If one were to question the moral fortitude of current Christians in America, one might conclude that a generation of Christians would rather be culturally acceptable than identify with the commandments of Jesus.According to a survey conducted by the American Culture and Faith Institute, conservative pastors are reticent to speak about cultural issues for fear of appearing political and losing congregants. While many Christians around the world are courageously living in the midst of vile persecution for the sake of a faith they consider worth dying for, the American church has become sheepishly acquiescent to the demands for moral equivalency for the lifestyles of those who lack moral clarity. As the church, we have allowed the culture to define truth and love for us, and this has been a great detriment not only to our witness in the world, but to our own families. Whether we realize it or not, we are in a spiritual battle to define and live out the meaning of truth and love.Research has shown that with every subsequent generation, those who call themselves followers of Jesus continue to convert to the gospel of moral relativism. As a culture, we now value achieving self-fulfillment by any means necessary, even if those means are destructive. Even though a majority of Christians would agree that God is the author of moral truth, many actually believe that truth is relative to one’s experiences and life circumstances.Look no further than the growing acceptance of radical sexual autonomy among mainline protestant denominations and millennials to see how far we have fallen from the biblical standard of truth and love. Even though the Bible is clear about sin and its consequences, many Christians seem more concerned with appearing “judgmental” and “unloving” rather than calling people out of darkness into light. Ultimately, we need to repent and come back to the essence of what truth and love really entail.Simply put, Jesus is truth and love. You cannot have one without the other. He is the Lion and the Lamb. We either receive all of Him or none of Him at all. We cannot pick and choose which facets of Jesus’ nature we want to keep to fit our desires. The truth that has been established by God is eternal and will never bend to culture. It is the greatest story of love ever displayed. The truth is that God in his mercy sent Jesus to save us from our sins so that we may be holy and blameless before Him. The truth is that God loved the world so much that He gave His only Son so that all who believe in Him will not perish, but have eternal life (John 3:16).The fact of the matter is this: it is not very loving of us to give credence to sinful proclivities from which Jesus died to save the world. Those of us who have children know this to be fundamentally true. We would never, in the name of love, allow our children to run out onto a busy highway just because they believed it was their prerogative. The church in America must develop a backbone like the early church possessed, and speak the truth in love and grace. There is a battle being waged, and it is imperative that we let our love for God and His commandments shape how we think and live. As ambassadors of Christ, we have been called to be distinct and to call the world to reconciliation with God. It is only in a reconciled relationship with God that the world will find true freedom and the highest ideal of fulfillment.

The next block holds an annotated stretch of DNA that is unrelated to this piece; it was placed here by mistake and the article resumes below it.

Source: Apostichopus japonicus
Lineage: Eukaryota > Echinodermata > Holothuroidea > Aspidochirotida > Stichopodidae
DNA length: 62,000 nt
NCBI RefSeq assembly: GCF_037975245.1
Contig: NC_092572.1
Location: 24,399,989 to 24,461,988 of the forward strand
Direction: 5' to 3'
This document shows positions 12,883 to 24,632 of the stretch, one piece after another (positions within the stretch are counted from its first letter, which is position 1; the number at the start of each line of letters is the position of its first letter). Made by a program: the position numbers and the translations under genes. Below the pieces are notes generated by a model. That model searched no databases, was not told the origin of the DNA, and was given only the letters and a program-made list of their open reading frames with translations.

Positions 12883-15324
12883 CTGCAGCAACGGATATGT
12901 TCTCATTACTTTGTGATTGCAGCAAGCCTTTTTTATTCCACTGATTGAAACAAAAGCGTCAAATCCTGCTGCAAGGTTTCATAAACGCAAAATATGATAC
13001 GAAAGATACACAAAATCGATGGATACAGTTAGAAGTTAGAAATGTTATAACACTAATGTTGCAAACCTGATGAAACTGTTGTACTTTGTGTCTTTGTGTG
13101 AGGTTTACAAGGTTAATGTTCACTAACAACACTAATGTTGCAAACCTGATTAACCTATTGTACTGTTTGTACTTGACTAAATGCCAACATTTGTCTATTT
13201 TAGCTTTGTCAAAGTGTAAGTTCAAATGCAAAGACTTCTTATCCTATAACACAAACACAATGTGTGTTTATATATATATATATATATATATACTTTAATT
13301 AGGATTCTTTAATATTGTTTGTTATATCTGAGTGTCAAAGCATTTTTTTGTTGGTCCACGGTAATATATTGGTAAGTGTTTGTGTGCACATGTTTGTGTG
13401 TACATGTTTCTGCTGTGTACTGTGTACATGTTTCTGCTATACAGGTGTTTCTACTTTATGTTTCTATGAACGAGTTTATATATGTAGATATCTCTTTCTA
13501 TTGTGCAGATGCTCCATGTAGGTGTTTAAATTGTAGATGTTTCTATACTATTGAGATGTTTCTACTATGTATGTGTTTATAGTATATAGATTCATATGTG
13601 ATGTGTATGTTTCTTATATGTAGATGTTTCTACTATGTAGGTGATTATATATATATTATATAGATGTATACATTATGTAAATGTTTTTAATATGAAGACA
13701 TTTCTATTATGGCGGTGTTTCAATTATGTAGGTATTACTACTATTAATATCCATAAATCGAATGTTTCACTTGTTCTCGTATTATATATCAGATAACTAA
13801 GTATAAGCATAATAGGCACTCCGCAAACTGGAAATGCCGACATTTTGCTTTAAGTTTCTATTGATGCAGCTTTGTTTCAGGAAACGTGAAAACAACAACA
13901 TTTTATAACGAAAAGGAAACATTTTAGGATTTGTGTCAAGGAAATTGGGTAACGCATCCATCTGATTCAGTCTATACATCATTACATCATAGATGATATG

The scale of flooding that has inundated Houston and the surrounding region of Texas in the wake of Hurricane Harvey is shocking. As Christians, we are called to help those in need, first through prayer, and second through charitable work if we are able.Here is a list of reputable organizations to donate to that are currently on the ground providing much needed aid:Samaritan’s PurseSouthern Baptist Disaster ReliefTexas Baptist Men’s Disaster Relief